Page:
I like to watch only as far as I’ve read, then return to it when I’ve read some more. This way, I can better imagine the book as I’m working through its dense pages.


Make long reads a shared activity.

Many things are better when shared, and reading can be one of them, even though it’s a solitary hobby by nature.

Reading challenges can motivate you, book clubs can hold you accountable, and online forums like social media can even inspire you. Community also makes it all a lot more fun.


Reward yourself for reading a huge book.

Last but not least, reward yourself for your accomplishments! Small incentives (or even big ones) for reaching milestones can keep you motivated throughout the book.

For example, nothing motivates me more to finish a big book than going somewhere inspired by it afterward. At the very least, give yourself a pat on the back!

Frequently Asked Questions

How can I read large books fast?

1. Choose the right book.
2. Accept the challenge.
3. Set a reading goal.
4. Get comfortable.
5. Take notes.
6. Use a study guide.
7. Try different formats and editions.
8. Incorporate reading activities.
9. Make it a shared activity.
10. Reward yourself.

How to read big books in bed?

To read big books in bed more comfortably, use a pillow to support your neck and back. Hold the book with a book stand or lap desk, or prop it up with a pillow.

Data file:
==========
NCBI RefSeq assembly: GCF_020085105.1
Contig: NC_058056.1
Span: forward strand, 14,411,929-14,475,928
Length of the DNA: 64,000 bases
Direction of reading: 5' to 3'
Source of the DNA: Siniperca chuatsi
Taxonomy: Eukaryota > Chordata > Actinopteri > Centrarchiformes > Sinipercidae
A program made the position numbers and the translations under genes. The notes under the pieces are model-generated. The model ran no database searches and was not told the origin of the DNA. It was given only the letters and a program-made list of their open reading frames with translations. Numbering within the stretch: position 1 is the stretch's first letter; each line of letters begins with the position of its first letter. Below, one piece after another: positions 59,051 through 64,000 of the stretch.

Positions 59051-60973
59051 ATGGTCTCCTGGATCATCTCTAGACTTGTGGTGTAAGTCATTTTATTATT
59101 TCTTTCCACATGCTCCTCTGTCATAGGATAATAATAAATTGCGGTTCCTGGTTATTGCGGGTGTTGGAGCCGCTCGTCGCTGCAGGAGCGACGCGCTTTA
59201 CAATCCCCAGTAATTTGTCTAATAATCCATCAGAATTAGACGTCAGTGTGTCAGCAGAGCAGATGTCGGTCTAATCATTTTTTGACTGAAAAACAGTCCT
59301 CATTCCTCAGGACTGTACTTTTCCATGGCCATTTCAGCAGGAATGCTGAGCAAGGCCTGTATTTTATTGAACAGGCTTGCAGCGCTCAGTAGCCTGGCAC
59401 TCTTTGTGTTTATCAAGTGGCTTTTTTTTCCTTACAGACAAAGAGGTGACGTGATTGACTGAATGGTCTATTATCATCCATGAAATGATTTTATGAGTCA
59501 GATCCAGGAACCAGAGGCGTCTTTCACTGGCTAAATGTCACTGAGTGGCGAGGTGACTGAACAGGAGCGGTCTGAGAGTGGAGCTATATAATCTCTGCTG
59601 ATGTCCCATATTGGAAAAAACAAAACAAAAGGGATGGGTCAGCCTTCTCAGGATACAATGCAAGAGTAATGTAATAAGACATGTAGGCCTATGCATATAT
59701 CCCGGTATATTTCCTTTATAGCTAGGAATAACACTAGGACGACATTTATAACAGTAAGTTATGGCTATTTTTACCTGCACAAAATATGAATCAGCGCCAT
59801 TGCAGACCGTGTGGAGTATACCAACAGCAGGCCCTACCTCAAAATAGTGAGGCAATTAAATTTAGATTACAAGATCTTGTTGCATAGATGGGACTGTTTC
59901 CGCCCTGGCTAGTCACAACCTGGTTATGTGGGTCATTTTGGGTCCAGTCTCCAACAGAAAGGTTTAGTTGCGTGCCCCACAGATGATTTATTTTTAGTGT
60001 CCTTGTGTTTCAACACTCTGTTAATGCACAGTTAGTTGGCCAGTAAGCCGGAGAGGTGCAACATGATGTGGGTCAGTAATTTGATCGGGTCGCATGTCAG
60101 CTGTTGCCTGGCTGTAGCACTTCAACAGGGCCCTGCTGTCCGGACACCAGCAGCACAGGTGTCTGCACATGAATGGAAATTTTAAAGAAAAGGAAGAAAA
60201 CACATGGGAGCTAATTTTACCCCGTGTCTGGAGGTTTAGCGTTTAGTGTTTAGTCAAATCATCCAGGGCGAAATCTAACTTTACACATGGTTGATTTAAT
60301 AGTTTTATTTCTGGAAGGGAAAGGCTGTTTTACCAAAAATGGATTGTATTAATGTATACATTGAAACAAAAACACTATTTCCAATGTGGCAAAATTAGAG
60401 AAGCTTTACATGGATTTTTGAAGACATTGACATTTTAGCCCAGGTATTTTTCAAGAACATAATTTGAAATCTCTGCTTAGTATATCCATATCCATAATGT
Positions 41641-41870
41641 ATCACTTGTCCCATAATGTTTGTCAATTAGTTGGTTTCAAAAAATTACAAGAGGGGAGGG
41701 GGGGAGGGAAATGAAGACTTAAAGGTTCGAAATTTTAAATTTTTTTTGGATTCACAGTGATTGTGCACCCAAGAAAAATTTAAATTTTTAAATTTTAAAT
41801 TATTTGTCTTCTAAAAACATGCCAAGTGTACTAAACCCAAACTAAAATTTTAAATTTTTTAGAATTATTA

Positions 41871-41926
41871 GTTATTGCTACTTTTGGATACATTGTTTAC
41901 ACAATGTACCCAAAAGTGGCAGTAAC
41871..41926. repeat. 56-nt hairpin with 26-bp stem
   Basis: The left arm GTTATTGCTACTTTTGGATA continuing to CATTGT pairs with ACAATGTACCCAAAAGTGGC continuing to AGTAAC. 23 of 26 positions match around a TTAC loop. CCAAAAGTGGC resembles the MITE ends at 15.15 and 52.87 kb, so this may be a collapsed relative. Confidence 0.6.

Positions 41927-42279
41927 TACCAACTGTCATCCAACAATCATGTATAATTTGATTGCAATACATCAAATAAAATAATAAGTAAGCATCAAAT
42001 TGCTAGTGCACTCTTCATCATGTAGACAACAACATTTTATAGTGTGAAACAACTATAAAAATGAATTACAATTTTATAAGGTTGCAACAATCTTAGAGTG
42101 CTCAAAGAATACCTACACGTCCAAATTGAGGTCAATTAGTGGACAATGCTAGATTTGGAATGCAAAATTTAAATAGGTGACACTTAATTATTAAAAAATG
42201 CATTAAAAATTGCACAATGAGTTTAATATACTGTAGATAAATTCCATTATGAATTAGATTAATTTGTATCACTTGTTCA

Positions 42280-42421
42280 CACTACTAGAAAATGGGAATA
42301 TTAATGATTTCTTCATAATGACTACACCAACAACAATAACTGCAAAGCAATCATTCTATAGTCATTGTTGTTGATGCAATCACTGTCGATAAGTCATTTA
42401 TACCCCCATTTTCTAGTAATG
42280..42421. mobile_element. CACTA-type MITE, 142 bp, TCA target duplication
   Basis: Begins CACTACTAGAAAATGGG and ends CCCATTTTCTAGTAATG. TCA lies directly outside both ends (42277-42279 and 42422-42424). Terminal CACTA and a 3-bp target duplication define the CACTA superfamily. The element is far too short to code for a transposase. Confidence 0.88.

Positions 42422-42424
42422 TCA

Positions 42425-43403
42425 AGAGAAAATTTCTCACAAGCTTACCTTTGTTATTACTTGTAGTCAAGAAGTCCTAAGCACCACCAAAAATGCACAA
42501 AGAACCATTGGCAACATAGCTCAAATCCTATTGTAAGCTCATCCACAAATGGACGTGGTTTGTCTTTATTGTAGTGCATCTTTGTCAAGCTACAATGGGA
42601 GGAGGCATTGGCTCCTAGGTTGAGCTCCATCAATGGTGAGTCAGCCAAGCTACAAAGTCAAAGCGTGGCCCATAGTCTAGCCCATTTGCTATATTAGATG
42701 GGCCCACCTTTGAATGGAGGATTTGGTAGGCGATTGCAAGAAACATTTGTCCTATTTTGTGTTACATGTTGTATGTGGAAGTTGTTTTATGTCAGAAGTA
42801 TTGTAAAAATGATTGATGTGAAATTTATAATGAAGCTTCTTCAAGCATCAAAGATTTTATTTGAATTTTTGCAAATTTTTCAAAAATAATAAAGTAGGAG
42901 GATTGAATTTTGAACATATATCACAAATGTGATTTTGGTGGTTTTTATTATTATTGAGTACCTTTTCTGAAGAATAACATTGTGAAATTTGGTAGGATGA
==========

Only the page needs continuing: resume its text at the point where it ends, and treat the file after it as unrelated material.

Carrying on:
How do you read a bulky book?

1. Use a book stand, lap desk, or pillow to hold the book. Or lay it flat and use a book weight to hold your page.
2. Break reading into shorter sessions.
3. Sit in a comfortable position and use good lighting.

How do you read a 700-page book in a day?

1. Start early and minimize your distractions.
2. Skim over slow sections.
3. Take short breaks.
4. Read in multiple formats and increase the speed of audio.

Conclusion

You’ve now learned the strategies and tools I swear by to read a handful of big books every year (and give myself grace in the process).

To recap the most important points, I recommend you set a reasonable daily goal and use study guides to fill in the gaps. Remember to also use helpful reading accessories to make your experience easier and more enjoyable.

SHOP THE POST

Save This Post Form

Save This Post!

Email yourself a link to this post so you can come back to it later.

By saving, you agree to receive email updates. Unsubscribe at any time.

Leave a Comment or Question

Your email address will not be published. Required fields are marked *